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This is a Unitarian congregation. But this was not built as a Unitarian Meeting House.
The first Service held in this building, in December 1716, was held by a General Baptist meeting. We know from the history that it was most likely led by John Calverly, who was the leading General Baptist Elder here at the time. But even he wasn’t the first leader of the congregation.
That honour falls to William Jeffery, who first led this congregation, this group of people with a continuous connection from today, this morning, all the way back to 1640. Each of us knows, or knew, someone who was in this congregation before them. And so did they, And so did they.
All the way back to that first gathering in 1640. And, on the way, here at the newly built Meeting House in 1716.
I find that quite amazing really.
1716 was a time when non-conformity was, in many places, illegal. By then tolerated, but still illegal. In 1715, just one year before, at least 30 Dissenting chapels were destroyed in the ‘Church and King’ riots which were sparked by a continuing conspiracy of a connection of dissent to treason.
As I mentioned before, the members of the congregation that met in 1716 were General Baptists – a liberal wing of the Baptist movement – too liberal to be tolerated by the growing hardline Calvinist Particular Baptists – and this congregation, like many other General Baptist congregations, turned toward Unitarianism around 100 years later.
These heretical people, as your predecessors undoubtedly were known, would have seen this building as a sanctuary for more than just Sunday worship. This was, and is, their building – a second home for its members. A place to meet like-minded souls for social time as well as worship. Just as it remains today.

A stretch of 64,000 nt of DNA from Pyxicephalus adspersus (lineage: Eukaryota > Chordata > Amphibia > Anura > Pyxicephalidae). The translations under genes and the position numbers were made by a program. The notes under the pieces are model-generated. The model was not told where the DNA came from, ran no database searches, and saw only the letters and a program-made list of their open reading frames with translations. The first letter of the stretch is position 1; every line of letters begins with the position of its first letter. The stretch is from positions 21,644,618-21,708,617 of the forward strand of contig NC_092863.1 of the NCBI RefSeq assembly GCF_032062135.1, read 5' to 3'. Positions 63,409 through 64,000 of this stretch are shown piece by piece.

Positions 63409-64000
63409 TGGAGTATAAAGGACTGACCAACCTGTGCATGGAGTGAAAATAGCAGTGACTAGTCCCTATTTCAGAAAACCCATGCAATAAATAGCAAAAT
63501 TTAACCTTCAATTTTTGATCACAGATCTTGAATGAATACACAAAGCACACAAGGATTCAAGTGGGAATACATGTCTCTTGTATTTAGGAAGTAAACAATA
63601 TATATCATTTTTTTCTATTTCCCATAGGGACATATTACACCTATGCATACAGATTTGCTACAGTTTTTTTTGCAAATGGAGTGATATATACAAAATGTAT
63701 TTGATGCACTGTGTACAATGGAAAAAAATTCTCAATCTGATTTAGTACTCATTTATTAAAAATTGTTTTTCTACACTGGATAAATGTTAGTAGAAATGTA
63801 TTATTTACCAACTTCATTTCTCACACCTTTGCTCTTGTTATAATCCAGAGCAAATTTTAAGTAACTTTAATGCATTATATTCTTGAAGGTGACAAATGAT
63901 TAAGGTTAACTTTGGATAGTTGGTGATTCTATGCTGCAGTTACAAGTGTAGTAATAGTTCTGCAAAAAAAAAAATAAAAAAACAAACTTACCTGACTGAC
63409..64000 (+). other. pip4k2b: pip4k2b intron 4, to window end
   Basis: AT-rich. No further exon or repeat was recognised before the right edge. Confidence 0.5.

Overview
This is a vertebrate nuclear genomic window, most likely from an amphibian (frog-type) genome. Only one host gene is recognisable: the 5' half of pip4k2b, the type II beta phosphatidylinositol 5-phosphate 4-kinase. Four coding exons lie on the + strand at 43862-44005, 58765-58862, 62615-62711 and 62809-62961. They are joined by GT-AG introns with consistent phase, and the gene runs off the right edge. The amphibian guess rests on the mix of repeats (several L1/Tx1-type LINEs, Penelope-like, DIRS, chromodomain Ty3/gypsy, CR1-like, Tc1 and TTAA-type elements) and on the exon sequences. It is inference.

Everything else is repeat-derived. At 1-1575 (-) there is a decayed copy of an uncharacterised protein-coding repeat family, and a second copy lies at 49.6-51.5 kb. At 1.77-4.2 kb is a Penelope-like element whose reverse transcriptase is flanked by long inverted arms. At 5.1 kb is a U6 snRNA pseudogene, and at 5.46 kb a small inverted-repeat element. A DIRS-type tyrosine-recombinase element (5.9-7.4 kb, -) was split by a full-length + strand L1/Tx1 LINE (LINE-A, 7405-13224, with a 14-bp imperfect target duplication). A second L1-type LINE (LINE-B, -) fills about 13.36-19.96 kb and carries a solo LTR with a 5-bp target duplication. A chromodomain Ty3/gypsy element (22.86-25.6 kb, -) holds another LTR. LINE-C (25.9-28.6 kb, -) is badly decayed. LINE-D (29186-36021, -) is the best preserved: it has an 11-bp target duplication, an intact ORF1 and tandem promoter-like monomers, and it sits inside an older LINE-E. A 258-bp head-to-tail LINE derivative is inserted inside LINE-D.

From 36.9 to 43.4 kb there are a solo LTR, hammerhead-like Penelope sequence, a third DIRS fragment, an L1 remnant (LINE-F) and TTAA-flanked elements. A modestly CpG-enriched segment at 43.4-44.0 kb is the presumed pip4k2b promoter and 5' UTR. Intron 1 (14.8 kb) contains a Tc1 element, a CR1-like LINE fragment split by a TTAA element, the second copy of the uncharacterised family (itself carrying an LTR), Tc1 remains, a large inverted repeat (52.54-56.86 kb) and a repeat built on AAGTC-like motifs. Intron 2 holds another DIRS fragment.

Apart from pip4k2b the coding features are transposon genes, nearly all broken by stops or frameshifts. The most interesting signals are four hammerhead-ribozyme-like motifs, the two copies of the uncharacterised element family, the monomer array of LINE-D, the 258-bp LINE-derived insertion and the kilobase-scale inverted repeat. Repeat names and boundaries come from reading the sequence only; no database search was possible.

And we retain many links to our past.
We were, as I mentioned, a General Baptist Meeting House. Now, the General Baptists were, as I also said, dreadful heretics. They believed that it was appropriate for them to read the Bible in English, and interpret what they read there for themselves.
Not necessarily agreeing with other authorities. Thinking for themselves. How terrible is that!
Even worse, most General Baptists determined that there was nothing in the Bible that indicated God would be selective in who was saved at the end of time, or after death. They read God as a God of love. So of course everyone would be saved.
This, again was not what the authorities liked to hear – everyone saved, all equal, no hierarchy, thinking for themselves.
Eventually, General Baptism died out. The Particular Baptists – with an authoritarian stance on the notion of salvation – became the dominant Baptist strand.
But we retain some links to that wonderful piece of history. As a General Baptist congregation, this congregation was a member of the General Baptist Assembly – an umbrella organisation, founded in 1648, bringing almost all General Baptist congregations together – providing support for ministry, community and solidarity in the face of oppression.
Astonishingly, the General Baptist Assembly is still around, and has been in continuous existence since 1648. It still meets annually, in London, each May, and it still provides grants towards settled ministry in those remaining, former General Baptist congregations.
There are, sadly, just 15 member congregations to the Assembly now – and Bessels Green – here – is still a member. Of course, as I mentioned, there are no practising General Baptist congregations left. It is, in fact, the case that all 15 member congregations of the General Baptist Assembly are now Unitarian congregations – 15 of the 174. It is not true to say that all General Baptist congregations across the country became Unitarian – but it is the case that many did.